kraljeva sutjeska unutrasnost

Until the beginning of the 20th century, Franciscan candidates were able to attend philosophy and religious studies. It was also the location of the novitiate later on, which was there until 1973.

The church in Sutjeska underwent a similar process as the monastery. The original church was probably built at the same time as the monastery, in the first half of the 14th century. It was torn down during the banishment in the period 1521 – 1524. It was soon renovated, since it is mentioned in a document already in 1530. It was renovated in 1596. In the 18th century, it was renovated twice, in 1728 and in the period 1784 – 1985. However, due to its deterioration, it was demolished in 1821 and rebuilt, and a new church was built in the same location in 1858.

kraljeva sutjeska oltar

The main altar and five side altars, made in the early Baroque style, were purchased in the 17th and 18th century. They are no longer there, but they existed until the destruction of the church in 1905. In the mid 19th century, the church choir was painted by Fra Stjepan Nedić (†1860), who thus became one of the few Franciscan painters. In 1865, an organ (4 ranks) was purchased for the church from the company Orszag Sandor Ifju in Budapest. It is no longer being used. The current organ with 13 ranks was made by the company M. Heferer from Zagreb in 1909.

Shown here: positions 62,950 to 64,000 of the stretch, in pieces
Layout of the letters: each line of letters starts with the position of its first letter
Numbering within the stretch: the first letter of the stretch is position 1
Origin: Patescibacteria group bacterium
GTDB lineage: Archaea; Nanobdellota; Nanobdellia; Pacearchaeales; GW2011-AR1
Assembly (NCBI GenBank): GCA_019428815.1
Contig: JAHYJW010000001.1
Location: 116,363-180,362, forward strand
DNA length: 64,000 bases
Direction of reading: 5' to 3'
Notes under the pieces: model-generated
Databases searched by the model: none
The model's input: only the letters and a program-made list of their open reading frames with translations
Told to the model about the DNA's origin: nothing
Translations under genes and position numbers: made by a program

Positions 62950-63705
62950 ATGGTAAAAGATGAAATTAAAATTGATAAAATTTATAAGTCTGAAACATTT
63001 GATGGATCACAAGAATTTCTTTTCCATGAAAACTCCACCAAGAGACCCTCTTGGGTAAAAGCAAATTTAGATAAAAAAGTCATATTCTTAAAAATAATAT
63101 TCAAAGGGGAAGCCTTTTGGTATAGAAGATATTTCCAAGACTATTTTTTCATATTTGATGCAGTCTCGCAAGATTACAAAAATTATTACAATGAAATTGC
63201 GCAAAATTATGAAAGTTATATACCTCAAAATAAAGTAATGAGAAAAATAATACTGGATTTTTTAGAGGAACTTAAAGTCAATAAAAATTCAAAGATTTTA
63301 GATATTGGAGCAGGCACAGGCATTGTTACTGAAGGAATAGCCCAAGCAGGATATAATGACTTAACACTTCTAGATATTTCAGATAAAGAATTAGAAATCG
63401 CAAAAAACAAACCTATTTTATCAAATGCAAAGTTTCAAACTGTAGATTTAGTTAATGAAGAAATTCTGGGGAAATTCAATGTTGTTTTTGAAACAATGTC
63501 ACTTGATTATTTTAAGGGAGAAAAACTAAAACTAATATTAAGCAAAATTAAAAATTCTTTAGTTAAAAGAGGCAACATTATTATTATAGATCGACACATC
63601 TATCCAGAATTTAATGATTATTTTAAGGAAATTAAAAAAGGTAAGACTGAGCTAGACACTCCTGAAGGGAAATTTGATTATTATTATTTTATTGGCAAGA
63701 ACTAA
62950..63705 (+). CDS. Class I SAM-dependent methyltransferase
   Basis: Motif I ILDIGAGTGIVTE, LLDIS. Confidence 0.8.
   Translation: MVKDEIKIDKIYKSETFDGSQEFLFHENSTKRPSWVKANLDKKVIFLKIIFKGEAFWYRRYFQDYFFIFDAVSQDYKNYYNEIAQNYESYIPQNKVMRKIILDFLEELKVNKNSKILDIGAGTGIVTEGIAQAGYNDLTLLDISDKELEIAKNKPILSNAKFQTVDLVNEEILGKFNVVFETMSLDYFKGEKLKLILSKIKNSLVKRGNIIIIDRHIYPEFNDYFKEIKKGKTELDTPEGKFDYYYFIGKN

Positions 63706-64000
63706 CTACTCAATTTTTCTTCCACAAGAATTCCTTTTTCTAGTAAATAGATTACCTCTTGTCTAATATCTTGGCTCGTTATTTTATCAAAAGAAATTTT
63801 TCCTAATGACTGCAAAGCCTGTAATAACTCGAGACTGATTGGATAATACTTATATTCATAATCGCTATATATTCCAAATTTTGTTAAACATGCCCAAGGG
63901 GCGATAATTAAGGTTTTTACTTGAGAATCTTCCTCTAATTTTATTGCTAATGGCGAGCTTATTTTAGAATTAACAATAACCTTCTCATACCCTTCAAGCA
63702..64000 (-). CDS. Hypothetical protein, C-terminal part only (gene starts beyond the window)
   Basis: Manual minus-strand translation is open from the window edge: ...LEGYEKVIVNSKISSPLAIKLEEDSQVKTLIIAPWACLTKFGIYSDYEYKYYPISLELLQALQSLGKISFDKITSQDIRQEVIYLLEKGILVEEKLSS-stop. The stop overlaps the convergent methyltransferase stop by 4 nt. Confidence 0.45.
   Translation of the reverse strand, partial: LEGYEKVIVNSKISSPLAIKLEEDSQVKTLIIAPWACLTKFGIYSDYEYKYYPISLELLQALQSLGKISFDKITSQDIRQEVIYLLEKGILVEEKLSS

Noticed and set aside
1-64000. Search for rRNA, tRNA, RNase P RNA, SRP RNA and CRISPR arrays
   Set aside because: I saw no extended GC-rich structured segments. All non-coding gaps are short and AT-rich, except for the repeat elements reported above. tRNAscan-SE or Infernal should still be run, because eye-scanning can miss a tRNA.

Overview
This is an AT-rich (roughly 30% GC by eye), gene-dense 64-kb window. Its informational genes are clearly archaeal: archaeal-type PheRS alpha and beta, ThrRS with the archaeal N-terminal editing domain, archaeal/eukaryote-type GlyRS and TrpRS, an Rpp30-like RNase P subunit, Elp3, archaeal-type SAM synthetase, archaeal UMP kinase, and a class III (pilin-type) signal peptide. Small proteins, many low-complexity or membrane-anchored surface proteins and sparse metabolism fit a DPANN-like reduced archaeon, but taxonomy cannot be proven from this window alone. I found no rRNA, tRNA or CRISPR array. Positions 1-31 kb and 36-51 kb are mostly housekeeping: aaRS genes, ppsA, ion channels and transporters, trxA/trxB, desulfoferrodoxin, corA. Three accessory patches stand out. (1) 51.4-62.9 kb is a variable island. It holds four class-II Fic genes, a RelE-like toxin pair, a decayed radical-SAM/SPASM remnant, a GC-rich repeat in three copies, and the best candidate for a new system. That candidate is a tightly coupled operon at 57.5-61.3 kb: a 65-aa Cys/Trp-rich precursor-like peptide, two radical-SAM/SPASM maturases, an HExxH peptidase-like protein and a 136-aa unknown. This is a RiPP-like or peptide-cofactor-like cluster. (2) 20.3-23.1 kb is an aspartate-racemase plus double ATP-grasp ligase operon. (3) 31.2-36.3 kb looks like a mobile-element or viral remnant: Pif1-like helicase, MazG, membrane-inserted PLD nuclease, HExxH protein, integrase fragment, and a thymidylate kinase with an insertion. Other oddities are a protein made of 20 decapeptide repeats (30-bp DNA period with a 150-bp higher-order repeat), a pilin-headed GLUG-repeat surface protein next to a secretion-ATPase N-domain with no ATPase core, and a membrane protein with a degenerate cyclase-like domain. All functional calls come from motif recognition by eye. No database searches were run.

kraljeva sutjeska molitva

The current church, which belongs to the basilica type in Neo-Renaissance style, was built in the period 1906-1908 based on the design of the architect Josip Vancaš. Together with its two tall bell towers, it belongs to beautiful architectural achievements. Marco Antonini painted the inside in 1908. Since the church is devoted to St. John the Baptist, the central painting of Antonini, Jordan River Baptism, was put in the semi domes of the apse. The church crypt contains a stone sarcophagus from the 15th century, which until recently had been believed to contain the mortal remains of the penultimate Bosnian king.

A Bronze statue of the Bosnian Queen Catharine (†1478), made by the sculptor Josip Marinović from Zagreb, was put up at the church in 1988. In front of the church, there is a bust of Queen Catharine, made by the sculptor Ana Kovač, and the supporting wall at the cloister of the monastery contains a mosaic depicting the life of St. Francis, made by the painter Vladimir Blažanović. Svjetlana Bajanović is the author of the painting depicting St. Nikola Tavelić (mosaic).